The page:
It may be appropriate to put some trust of my own into the world to pay it forward, although I hated that movie and swore never to be nice to anyone after I saw it. Sometimes things strike me in ways that I’m sure were not intended. In spite of that, this is a call to put more trust in humanity, well some humanity, and I’ll see how it goes. Don’t worry, I’m only calling myself, unless you want to be called, it’s your decision. And for the record, I’m totally generous with my crappy stuff. 

Wednesday, October 10, 2012

Of Mice, Not Men

So I didn’t make big promises in my first post right? No great expectations going on out there that I should be aware of? Then let’s get started. The blog is orange now, which I kind of like, although I’m worried that it’s too bright. On to something else, because how neurotic can one person be? Although obviously, since this is written, I’ve had a chance to edit it and whatever neurosis are still on the page are intended to be. Or, I just didn’t notice them. But clearly I’ve noticed them; I mentioned them. Unless when I mentioned them I was thinking of one thing while the things that are apparent to others are entirely different issues of which I’m not even aware. I’ll lose a little sleep over that.
No more talk about the blog itself. Ok, limited talk about the blog itself. It’s new and I’m obsessed with it. Sorry. In six months I’ll probably be like, “Ugh. Fucking Blog. LEAVE ME ALONE!”
Since you’re still here, I’ll tell you about the mice. It’s not much as rewards go.
Once when I was little, we had mice. Not pet mice, mice in the house. Wild mice that sped across the floor, over toes, and under furniture with an abandon undeterred by the most hysterical shrieks, or any amount of scrambling for safety onto the aforementioned furniture by the humans of the house, namely my mother and I. I think it was the rapid and unpredictable movement that was so alarming; theirs, not ours.
After a while, the mice acquired names. All of course, cute mousy little names. The names were given by my mother, who could actually tell them apart. A mouse would go scurrying across the floor while my mother and I cowered on the couch with my dog Star, who was also terrified by the tiny invaders, and my mother would identify Mickey, or Minnie, or Mighty. I believe Mighty had the upturned nose.
I feel like there were at least two or three more, but my memory isn’t the best. That could be thanks to a few substances or it could be I’ve blanked the names out for emotional reasons. Maybe the ones I can’t remember were my favorites.
It was decided, at some level beyond my clearance, that living with a houseful of wild mice was not the thing. It wasn’t long before the bodies started turning up, and one by one Mighty, Minnie, Mickey, and the others were, by the shape of a nose or the quirk of a tail, gaily identified and disposed of.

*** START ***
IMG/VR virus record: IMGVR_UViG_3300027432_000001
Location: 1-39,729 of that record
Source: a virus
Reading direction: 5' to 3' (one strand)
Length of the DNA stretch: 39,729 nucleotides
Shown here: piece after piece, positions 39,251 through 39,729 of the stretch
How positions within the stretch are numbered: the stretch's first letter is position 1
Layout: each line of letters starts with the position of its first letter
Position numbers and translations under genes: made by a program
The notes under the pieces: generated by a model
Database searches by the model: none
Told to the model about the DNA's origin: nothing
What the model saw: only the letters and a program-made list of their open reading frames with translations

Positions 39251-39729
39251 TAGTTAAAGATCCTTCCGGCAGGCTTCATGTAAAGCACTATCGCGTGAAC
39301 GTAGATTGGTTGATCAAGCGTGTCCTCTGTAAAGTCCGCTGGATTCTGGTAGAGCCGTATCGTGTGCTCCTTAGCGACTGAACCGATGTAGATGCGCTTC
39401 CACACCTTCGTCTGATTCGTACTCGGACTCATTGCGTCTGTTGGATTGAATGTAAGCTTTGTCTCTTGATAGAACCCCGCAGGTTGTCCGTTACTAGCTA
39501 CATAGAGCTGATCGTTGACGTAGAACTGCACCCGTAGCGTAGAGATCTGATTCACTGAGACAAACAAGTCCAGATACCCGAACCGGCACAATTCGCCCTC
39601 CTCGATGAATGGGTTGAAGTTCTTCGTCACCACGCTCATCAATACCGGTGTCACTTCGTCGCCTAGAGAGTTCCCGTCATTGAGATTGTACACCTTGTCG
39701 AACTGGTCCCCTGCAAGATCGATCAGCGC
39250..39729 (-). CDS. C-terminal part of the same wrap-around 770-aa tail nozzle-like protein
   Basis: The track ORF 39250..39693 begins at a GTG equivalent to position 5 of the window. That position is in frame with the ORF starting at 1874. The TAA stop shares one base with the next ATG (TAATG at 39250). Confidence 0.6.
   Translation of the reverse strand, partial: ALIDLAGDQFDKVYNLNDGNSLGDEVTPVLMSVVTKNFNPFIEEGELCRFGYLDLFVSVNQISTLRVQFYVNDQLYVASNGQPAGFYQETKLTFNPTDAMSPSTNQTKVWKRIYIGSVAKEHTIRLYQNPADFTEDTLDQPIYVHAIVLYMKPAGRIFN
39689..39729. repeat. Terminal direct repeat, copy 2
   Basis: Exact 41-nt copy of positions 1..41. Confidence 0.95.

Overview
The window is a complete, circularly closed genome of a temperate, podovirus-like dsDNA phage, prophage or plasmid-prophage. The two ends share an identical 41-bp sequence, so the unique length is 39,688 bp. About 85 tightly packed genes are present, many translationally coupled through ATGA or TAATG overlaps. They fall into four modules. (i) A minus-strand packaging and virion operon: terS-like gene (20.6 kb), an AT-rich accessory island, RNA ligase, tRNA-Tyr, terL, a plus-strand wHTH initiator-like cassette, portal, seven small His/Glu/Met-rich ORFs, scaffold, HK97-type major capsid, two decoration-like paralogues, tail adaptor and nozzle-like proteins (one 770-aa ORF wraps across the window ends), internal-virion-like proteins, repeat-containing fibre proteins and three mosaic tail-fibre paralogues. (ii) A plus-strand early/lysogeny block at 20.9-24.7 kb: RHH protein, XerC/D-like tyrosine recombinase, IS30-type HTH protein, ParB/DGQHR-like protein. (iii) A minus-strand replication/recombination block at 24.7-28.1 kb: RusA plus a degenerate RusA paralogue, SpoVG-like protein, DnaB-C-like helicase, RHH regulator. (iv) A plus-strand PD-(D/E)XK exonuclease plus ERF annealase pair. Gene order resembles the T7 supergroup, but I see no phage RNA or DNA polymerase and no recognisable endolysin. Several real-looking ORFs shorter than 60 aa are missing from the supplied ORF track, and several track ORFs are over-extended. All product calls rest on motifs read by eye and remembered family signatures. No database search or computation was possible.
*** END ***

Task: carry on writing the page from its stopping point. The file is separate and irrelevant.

And was strewing all that poison around when a dog and a child were in residence the best idea? Evidence of a simpler time, I guess. Before the days of pesky public service safety announcements, when one could still plausibly say, “Oh my god. I had no idea she would eat that. Who ever heard of a four year old putting something so inappropriate in her mouth?”
Somehow, Star and I made it through unscathed, physically at least, and to Mickey and company, I feel safe in saying that I’ll never forget you. I know. I’ve tried.

Thursday, October 4, 2012

To Blog or Not to Blog

      Perhaps I should start by asking forgiveness for my audacity. I'll mull that over for a bit. I mean the gall, the arrogance of me assuming anyone wants to know what goes on in here. I'm actually cringing as I write. But you don't have to read it. A blog is not a book. There's no story, no characters that are lovable or despicable, nothing I can claim is worth your time without feeling a bit megalomaniacal. But still, here I am, blogging my first blog and hoping.
     That's the whether, now the what. Maybe language I love, (thanks for the inspiration Shakespeare, if that's your real name). Perhaps on writing; I'm the proud new mamma of my first literary bundle of joy, surely that qualifies me to advise everyone else who's ever had a yen to put pen to paper. The trials and tribulations of a spanking new professional writer? That's sure to have wide appeal. 
     The problem is I don't even post on Facebook. I share and I like, but I almost never comment. When I do, it's something glib and inoffensive. To everyone except my mother. To me, there is something vulnerable about committing thoughts to paper, or to server, or to wherever these thoughts of mine will go to lurk patiently until it is time for me to run for office or accept my Nobel Prize, at which point they will come winging back through the space/time/internet continuum to bite me on the ass. 
     But, fear has no place in creativity. So to better serve my creativity, I will embrace the thing that scares me, I will pursue and practice until I no longer writhe with embarrassment at the thought of clicking the publish button.
     So, I'm not sure what I will blog, but I will blog.    
      If you didn't hate that too much, the link to the book (and yes, of course there is a book), is: